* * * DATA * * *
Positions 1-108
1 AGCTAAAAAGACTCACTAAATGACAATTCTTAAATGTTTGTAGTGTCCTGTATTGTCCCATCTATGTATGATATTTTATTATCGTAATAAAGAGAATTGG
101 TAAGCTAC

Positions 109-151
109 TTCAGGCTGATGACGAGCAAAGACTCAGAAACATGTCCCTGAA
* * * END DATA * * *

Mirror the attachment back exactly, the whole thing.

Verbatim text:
Positions 1-108
1 AGCTAAAAAGACTCACTAAATGACAATTCTTAAATGTTTGTAGTGTCCTGTATTGTCCCATCTATGTATGATATTTTATTATCGTAATAAAGAGAATTGG
101 TAAGCTAC

Positions 109-151
109 TTCAGGCTGATGACGAGCAAAGACTCAGAAACATGTCCCTGAA